The student will investigate the microbial biodiversity associated with a range of Antarctic marine invertebrates using 16S rDNA barcoding and sophisticated cultivation techniques. In parallel, the epidermal layers of the target species will be investigated for novel chemical defences. This study will specifically target soft-bodied Antarctic invertebrates such as nudibranchs, nemerteans, soft corals, ascidians etc, which have an enhanced requirement for a robust immune and chemical defence system when compared with more physically protected species with hard exoskeletons, such as molluscs(1-3). There are a number of questions associated with these species: What chemical defences do they use to avoid predation? How do their immune and digestive systems work at 0°C? How much of this is mediated by the microbiome? What are the bioactive compounds involved?
The characterisation of bioactive compounds from Antarctic marine invertebrates is very limited to date, the associated microbiomes, even more so(4). This project offers great potential to close these knowledge gaps.
The collaboration between the British Antarctic Survey (BAS) and the University of Plymouth (UoP) will ensure that the student will benefit from a wide range of expertise from Antarctic ecology and physiology, molecular biology, active compound purification and evaluation in bioassays. There is also the potential to spend a secondment at the Marine Natural Products Chemistry Department at GEOMAR, Kiel (a world-leader in marine natural product discovery and metabolomics), if suitable sources of funding can be provided. This secondment is not critical to the success of the project.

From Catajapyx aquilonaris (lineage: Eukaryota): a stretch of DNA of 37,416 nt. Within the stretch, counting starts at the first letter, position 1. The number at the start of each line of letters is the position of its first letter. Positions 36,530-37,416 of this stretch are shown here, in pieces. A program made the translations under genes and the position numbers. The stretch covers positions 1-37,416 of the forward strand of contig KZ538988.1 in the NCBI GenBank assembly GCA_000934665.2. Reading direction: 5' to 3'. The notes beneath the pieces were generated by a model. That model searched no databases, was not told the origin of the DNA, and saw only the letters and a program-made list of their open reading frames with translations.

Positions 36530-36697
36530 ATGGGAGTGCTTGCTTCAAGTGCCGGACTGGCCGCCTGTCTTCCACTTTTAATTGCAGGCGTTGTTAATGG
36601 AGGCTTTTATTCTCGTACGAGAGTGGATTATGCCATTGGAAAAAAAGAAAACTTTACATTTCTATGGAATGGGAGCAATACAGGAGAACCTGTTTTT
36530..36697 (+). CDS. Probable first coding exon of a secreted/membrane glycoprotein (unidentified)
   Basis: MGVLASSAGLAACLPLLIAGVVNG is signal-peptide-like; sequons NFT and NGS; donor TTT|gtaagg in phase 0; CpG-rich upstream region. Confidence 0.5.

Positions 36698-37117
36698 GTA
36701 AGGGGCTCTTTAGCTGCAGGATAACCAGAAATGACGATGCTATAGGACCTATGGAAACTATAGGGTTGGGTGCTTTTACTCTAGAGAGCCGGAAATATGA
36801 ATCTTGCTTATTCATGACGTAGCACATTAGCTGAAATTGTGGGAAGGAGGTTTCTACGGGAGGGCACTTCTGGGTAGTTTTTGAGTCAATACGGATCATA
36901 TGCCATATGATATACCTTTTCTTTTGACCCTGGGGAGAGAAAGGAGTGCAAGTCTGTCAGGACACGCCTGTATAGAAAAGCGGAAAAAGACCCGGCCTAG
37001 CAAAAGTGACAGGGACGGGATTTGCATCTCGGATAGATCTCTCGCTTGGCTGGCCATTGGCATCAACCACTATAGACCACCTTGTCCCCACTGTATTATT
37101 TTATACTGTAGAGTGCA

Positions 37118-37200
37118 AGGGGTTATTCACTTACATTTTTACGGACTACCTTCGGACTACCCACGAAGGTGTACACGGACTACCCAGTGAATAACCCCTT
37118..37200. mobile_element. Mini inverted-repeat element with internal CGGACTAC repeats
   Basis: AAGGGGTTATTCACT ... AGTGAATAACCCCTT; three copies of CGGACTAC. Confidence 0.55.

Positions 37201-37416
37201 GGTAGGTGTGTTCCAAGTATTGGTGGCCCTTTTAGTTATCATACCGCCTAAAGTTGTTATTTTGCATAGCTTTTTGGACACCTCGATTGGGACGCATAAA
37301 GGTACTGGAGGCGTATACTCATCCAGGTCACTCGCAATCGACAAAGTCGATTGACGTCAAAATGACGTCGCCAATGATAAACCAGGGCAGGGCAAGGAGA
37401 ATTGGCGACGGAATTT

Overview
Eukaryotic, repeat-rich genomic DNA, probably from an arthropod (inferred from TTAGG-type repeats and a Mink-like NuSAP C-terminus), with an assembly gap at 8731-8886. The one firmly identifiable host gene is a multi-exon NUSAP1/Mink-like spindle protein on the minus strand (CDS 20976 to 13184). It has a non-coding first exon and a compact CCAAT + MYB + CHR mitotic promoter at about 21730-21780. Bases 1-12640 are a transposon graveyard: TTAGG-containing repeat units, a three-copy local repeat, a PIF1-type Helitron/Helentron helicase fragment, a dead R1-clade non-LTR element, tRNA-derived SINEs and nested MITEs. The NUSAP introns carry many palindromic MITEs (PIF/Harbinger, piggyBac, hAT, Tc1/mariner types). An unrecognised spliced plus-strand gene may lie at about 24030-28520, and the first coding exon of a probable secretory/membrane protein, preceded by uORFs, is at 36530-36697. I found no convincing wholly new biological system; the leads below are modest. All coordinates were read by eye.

Specifically, training will be provided in laboratory techniques of microbiological sampling and processing, amplicon sequencing and bioinformatics analysis (e.g. QIIME) and metabolomics. Microbes will be isolated using standard techniques and iChip technologies will be trialled to increase microbial diversity. Microbial populations will be characterised at via metagenetic 16S rDNA sequence analysis (V3-5 regions) using the Minion platform. Culture supernatants from isolated bacteria and novel metabolites from invertebrate protein extractions will be taken through a pipeline of chromatographic purification and subjected to a wide range of bioassays, primarily to detect antimicrobial activity, but also anticancer, immunomodulatory, wound healing and quorum sensing/biofilm disruption. Fractions containing significant biological activities will be analysed using MS-based methods and compounds evaluated for future progression towards possible clinical use(5).
UoP has an exemplary commitment to post‐graduate training and support. Compulsory training in transferable skills include; experimental design and critique, statistics, data management, health and safety, bioethics (ARRIVE guidelines), IP and publication/exploitation of results (UK and European skills gaps). BAS has an excellent Communications Department, which regularly provides media and presentation training. The student will have full access to Aurora, the BAS Innovation Centre providing opportunities to interact with a wide range of industry partners and stakeholders.
The unique cross-disciplinary skills sets developed during this PhD will produce an excellent candidate for employment within the environmental/biodiscovery sector.